Principles for Managing the U.S.-Canadian Relationship

We approach U.S.-Canadian relations in the spirit of friendship because of the friendship between the people of the United States and Canada. This is why we have maintained good relations successfully since 1814, overcoming disagreements and disputes, natural disasters and global threats.

We acknowledge that interdependence is an abiding and defining feature of the U.S.-Canadian relationship, such that it is imprudent for us to be indifferent to one another when making policy decisions. Supply chains, data flows, transportation infrastructure linkages, pandemic disease vulnerability, and a shared environment cross borders and bind us together; managing these flows is a joint responsibility in the public interest.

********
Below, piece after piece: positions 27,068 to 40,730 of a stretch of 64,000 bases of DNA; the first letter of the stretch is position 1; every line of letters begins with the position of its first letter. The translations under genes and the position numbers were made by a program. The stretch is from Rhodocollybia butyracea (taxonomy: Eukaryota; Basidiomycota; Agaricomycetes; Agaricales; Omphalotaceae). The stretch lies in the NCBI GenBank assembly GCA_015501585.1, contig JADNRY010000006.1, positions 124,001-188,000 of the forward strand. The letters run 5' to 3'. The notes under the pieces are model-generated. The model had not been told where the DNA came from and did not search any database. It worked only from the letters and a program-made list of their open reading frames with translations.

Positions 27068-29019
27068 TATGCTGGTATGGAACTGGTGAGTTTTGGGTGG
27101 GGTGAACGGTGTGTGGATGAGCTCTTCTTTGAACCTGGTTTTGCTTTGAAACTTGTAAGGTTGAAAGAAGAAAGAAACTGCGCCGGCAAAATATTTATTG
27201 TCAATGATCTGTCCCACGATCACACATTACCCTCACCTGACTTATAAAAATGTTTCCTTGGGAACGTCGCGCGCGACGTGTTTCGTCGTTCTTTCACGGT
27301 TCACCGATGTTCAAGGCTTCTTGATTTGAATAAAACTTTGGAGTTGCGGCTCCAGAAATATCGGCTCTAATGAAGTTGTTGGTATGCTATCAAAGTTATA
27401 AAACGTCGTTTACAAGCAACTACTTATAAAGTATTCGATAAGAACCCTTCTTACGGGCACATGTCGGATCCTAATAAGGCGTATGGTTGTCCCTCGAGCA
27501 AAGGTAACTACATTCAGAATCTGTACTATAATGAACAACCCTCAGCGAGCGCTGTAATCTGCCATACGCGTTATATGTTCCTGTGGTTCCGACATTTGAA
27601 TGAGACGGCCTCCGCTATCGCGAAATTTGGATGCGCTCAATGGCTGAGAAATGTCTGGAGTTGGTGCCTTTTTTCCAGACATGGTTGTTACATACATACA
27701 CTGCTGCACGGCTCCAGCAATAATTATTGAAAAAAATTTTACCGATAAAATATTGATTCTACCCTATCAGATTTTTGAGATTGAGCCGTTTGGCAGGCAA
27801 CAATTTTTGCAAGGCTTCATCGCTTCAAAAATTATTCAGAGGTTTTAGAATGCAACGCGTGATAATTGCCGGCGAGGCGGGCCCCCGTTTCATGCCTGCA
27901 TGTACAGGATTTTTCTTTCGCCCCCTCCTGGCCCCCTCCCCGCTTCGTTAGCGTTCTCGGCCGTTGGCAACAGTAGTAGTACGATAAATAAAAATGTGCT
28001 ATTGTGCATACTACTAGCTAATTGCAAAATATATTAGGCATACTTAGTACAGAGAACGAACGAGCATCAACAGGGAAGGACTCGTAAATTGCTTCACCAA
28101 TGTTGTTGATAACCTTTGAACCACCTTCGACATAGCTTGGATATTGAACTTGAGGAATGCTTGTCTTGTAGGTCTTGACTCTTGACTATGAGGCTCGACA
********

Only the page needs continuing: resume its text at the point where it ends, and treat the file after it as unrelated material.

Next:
We endorse the principle of partnership that has guided the leaders of the United States and Canada since the Boundary Waters Treaty of 1909 to work together as sovereign equals despite asymmetries of population, wealth and other disparities.

We call on fellow stakeholders and leaders in both countries to respect the principle that disputes should be resolved wherever possible according to a rule of law process, rather than by political or coercive means. Trade dispute settlement mechanisms, domestic courts, institutional fora, and diplomacy should remain the accepted means for the resolution of any conflict.